Mirkin S, Pan K, Ryan KA, Chines A, Stevenson JC. A pooled analysis of the effects of conjugated estrogens/bazedoxifene on lipid parameters in postmenopausal women from the Selective estrogens, Menopause, And Response to Therapy (SMART) trials. J Clin Endocrinol Metab. 2015;100(6):2329–2338.
Archer DF, Lewis V, Carr BR, Olivier S, Pickar JH. Bazedoxifene/conjugated estrogens (BZA/CE): incidence of uterine bleeding in postmenopausal women. Fertil Steril. 2009;92(3):1039–1044.
Goldstein SR, Kagan R. Incidence of bleeding or spotting with a conjugated estrogen/bazedoxifene compound compared to conjugated estrogen/progestogen to placebo. Poster P-31 Presented at: Annual Meeting of the North American Menopause Society; September 30–October 3, 2015; Las Vegas, NV.
Crandall CJ, Aragaki AK, Cauley JA, et al. Breast tenderness and breast cancer risk in the estrogen plus progestin and estrogen-alone Women’s Health Initiative clinical trials. Breast Cancer Res Treat. 2012;132(1):275–285.
Girdler SS, O’Briant C, Steege J, Grewen K, Light KC. A comparison of the effect of estrogen with or without progesterone on mood and physical symptoms in postmenopausal women. J Womens Health Gend Based Med. 1999;8(5):637–646.
Jung SJ, Shin A, Kang D. Hormone-related factors and post-menopausal onset depression: results from KNHANES (2010–2012). J Affect Disord. 2015;175:176–183.
Gleason CE, Dowling NM, Wharton W, et al. Effects of hormone therapy on cognition and mood in recently postmenopausal women: findings from the randomized, controlled KEEPS-cognitive and affective study. PLoS Med. 2015;12(6):e1001833.
Sites CK, L’Hommedieu GD, Toth MJ, Brochu M, Cooper BC, Fairhurst PA. The effect of hormone replacement therapy on body composition, body fat distribution, and insulin sensitivity in menopausal women: a randomized, double-blind, placebo-controlled trial. J Clin Endocrinol Metab. 2005;90(5):2701–2707.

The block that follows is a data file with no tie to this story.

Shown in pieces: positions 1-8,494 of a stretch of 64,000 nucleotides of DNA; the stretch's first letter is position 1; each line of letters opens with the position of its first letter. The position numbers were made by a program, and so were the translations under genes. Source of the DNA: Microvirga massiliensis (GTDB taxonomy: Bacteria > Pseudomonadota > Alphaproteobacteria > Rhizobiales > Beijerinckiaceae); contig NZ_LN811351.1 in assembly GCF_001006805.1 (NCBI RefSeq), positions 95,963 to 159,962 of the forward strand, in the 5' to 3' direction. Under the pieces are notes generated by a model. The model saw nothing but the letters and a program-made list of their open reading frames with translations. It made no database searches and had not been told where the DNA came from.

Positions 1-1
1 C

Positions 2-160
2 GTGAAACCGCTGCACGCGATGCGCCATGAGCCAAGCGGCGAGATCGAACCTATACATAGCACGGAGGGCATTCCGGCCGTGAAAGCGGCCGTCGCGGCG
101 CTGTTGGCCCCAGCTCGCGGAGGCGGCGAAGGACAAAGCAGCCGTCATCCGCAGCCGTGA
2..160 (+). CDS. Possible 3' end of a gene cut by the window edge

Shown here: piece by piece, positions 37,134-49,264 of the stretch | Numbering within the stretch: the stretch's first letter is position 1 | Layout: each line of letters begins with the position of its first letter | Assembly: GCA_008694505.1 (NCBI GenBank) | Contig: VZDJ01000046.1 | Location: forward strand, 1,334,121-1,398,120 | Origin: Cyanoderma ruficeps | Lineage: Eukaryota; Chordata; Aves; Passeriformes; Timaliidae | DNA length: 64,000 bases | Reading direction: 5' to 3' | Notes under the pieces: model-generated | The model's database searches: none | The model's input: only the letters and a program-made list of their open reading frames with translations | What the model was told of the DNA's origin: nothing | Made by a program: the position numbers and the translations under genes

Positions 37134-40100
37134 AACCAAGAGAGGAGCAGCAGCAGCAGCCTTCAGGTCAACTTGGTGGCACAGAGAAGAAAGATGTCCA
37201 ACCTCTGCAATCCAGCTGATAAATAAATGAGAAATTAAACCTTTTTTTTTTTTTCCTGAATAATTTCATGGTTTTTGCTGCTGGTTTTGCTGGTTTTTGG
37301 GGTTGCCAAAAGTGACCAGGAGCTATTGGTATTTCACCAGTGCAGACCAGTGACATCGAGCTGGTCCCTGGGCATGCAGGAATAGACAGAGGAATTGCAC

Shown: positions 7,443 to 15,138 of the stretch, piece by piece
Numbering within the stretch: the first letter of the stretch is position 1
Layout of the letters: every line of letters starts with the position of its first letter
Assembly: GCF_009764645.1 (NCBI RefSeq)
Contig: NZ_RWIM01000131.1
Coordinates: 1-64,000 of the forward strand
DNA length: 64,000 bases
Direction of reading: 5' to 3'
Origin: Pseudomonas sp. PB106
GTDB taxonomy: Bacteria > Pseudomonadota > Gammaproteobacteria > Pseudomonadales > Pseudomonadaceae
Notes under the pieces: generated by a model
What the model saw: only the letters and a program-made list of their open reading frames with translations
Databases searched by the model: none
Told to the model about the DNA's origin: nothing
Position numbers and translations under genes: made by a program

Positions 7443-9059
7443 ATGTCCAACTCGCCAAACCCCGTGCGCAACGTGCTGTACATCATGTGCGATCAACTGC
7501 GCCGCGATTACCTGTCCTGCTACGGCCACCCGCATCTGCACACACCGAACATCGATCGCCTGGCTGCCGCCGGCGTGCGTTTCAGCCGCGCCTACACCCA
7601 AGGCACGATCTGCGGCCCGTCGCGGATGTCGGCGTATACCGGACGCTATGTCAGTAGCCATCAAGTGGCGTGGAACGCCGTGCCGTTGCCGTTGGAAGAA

Godsland IF, Gangar K, Walton C, et al. Insulin resistance, secretion, and elimination in postmenopausal women receiving oral or transdermal hormone replacement therapy. Metabolism. 1993;42(7):846–853.
Shadoan MK, Kavanagh K, Zhang L, Anthony MS, Wagner JD. Addition of medroxyprogesterone acetate to conjugated equine estrogens results in insulin resistance in adipose tissue. Metabolism. 2007;56(6):830–837.
Spencer CP, Godsland IF, Cooper AJ, Ross D, Whitehead MI, Stevenson JC. Effects of oral and transdermal 17beta-estradiol with cyclical oral norethindrone acetate on insulin sensitivity, secretion, and elimination in postmenopausal women. Metabolism. 2000;49(6):742–747.
Abraham L, Pinkerton JV, Messig M, Ryan KA, Komm BS, Mirkin S. Menopause-specific quality of life across varying menopausal populations with conjugated estrogens/bazedoxifene. Maturitas. 2014;78(3):212–218.
Utian W, Yu H, Bobula J, Mirkin S, Olivier S, Pickar JH. Bazedoxifene/conjugated estrogens and quality of life in postmenopausal women. Maturitas. 2009;63(4):329–335.
Pinkerton JV, Pan K, Abraham L, et al. Sleep parameters and health-related quality of life with bazedoxifene/conjugated estrogens: a randomized trial. Menopause. 2014;21(3):252–259.
Pinkerton JV, Bushmakin AG, Racketa J, Cappelleri JC, Chines AA, Mirkin S. Evaluation of the direct and indirect effects of bazedoxifene/conjugated estrogens on sleep disturbance using mediation modeling. Menopause. 2014;21(3):243–251.
Tansupswatdikul P, Chaikittisilpa S, Jaimchariyatam N, Panyakhamlerd K, Jaisamrarn U, Taechakraichana N. Effects of estrogen therapy on postmenopausal sleep quality regardless of vasomotor symptoms: a randomized trial. Climacteric. 2015;18(2):198–204.
This work is published and licensed by Dove Medical Press Limited. The full terms of this license are available at https://www.dovepress.com/terms.php and incorporate the Creative Commons Attribution - Non Commercial (unported, v3.0) License. By accessing the work you hereby accept the Terms. Non-commercial uses of the work are permitted without any further permission from Dove Medical Press Limited, provided the work is properly attributed. For permission for commercial use of this work, please see paragraphs 4.2 and 5 of our Terms.Download Article [PDF]